Music provided solace during a trying time. In the film, Lee becomes particularly animated about finding “a little piece of something normal, in a time where nothing feels like it will ever be normal again.”

“It’s weird, but it felt good to be reminded that we’re good at something,” she says, “’cause it’s hard not to just feel like everything’s too hard this year.” 

That honesty and urgency, when coupled with the challenges and changes going on in the world, led Evanescence to a deeper and more intense sound on “The Bitter Truth.” The nu-metal-tinted “The Game is Over” boasts seething riffs and monstrous drums, while “Better Without You” features a guttural, bubbling-tar low end and storm-swept orchestral parts. 

Hunt characterizes the album as “probably the heaviest thing that we’ve ever done” musically, with “the most pointed and timely lyrics that I think Amy’s ever written.” The propulsive “Use My Voice” encourages people to speak up for their rights. Fittingly, the single was also used in fall 2020 to spur voter participation, and came with a stirring video extolling activism and political action.  

“I had a moment when we were mixing ‘Use My Voice’ — I just felt this weight in my heart, this conviction,” Lee says. “We had to do more than just write a protest song. We needed to do something that could actually potentially inspire people and move people, and help to shine light on truth.” 

That desire to make a difference — to fans, crew, studio staff and even one another — more than anything sustained Evanescence during a trying time. In discussing using the drum-kit-on-fire imagery in “The Chain,” Lee says, “I think there’s always a way to take the situation you’re given and make something out of it — go with it, use it. We’ve had to do it more and more and more this year.”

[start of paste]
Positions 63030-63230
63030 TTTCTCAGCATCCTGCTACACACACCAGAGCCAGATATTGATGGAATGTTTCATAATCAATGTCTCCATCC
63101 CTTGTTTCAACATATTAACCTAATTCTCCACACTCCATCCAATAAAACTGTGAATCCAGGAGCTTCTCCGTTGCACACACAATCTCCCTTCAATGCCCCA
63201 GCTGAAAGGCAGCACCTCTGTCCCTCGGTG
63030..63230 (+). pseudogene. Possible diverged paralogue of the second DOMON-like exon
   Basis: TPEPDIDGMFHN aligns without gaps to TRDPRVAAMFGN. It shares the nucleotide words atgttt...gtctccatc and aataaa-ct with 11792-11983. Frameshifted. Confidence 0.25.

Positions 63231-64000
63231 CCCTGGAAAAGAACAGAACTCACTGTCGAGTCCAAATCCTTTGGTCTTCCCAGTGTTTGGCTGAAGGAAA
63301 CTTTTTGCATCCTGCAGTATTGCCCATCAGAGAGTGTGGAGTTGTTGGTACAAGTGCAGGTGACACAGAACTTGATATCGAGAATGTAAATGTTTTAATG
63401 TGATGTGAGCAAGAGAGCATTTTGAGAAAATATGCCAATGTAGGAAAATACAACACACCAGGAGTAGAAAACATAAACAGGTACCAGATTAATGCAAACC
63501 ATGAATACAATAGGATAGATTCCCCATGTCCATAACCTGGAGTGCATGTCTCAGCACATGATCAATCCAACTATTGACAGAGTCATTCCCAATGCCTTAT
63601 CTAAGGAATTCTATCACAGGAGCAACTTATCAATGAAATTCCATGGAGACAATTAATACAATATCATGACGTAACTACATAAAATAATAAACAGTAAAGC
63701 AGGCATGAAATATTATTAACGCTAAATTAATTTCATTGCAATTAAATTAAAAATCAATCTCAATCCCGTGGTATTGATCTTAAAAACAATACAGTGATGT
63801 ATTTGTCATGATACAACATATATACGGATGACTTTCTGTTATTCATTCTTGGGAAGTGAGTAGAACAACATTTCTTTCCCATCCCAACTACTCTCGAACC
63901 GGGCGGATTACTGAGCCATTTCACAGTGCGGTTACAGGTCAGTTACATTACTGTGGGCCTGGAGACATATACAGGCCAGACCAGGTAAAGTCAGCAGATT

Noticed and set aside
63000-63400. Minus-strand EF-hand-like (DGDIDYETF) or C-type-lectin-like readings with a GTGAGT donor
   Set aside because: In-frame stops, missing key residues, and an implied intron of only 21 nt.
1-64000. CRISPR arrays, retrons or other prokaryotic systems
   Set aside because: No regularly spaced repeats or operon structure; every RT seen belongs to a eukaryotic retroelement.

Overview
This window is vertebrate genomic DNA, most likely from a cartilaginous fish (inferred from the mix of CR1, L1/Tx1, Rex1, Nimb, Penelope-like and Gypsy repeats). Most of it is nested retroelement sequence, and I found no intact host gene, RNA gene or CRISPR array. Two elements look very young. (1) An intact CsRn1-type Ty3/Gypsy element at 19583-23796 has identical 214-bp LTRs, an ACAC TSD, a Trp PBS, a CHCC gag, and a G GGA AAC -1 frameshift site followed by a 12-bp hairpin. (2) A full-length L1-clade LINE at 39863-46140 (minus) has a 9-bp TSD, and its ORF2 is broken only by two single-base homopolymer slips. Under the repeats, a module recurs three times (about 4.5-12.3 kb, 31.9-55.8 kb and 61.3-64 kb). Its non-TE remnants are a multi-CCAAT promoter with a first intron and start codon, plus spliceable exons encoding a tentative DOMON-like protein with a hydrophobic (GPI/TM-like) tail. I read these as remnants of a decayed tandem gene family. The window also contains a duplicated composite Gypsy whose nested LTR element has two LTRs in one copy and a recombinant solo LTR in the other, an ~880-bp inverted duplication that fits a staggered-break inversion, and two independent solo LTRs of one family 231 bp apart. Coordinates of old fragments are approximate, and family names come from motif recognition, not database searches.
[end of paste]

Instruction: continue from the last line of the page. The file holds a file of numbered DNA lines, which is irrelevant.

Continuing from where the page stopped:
Instead of being stymied by obstacles or derailed plans, Evanescence stayed nimble, dialed in its focus and found a creative groove — setting the stage for an exciting new chapter.

Annie Zaleski is an award-winning journalist, editor and critic based in Cleveland, Ohio. Her profiles, interviews and criticism have appeared in publications such as Rolling Stone, NPR Music, Guardian, Salon, Billboard, Stereogum, The A.V. Club and more. Zaleski wrote the liner notes for the 2016 deluxe edition of R.E.M.’s “Out of Time” and contributed an essay to the 2020 Game Theory compilation “Across the Barrier of Sound: PostScript.” Her book on Duran Duran’s “Rio” for the 33 1/3 book series comes out in May 2021. She is currently working on the book “Why the B-52s Matter” for University of Texas Press.

Annie Zaleski is an award-winning journalist, editor and critic based in Cleveland, Ohio. Her profiles, interviews and criticism have appeared in publications such as Rolling Stone, NPR Music, Guardian, Salon, Billboard, Stereogum, The A.V. Club and more. Zaleski wrote the liner notes for the 2016 deluxe edition of R.E.M.’s “Out of Time” and contributed an essay to the 2020 Game Theory compilation “Across the Barrier of Sound: PostScript.” Her book on Duran Duran’s “Rio” for the 33 1/3 book series comes out in May 2021. She is currently working on the book “Why the B-52s Matter” for University of Texas Press.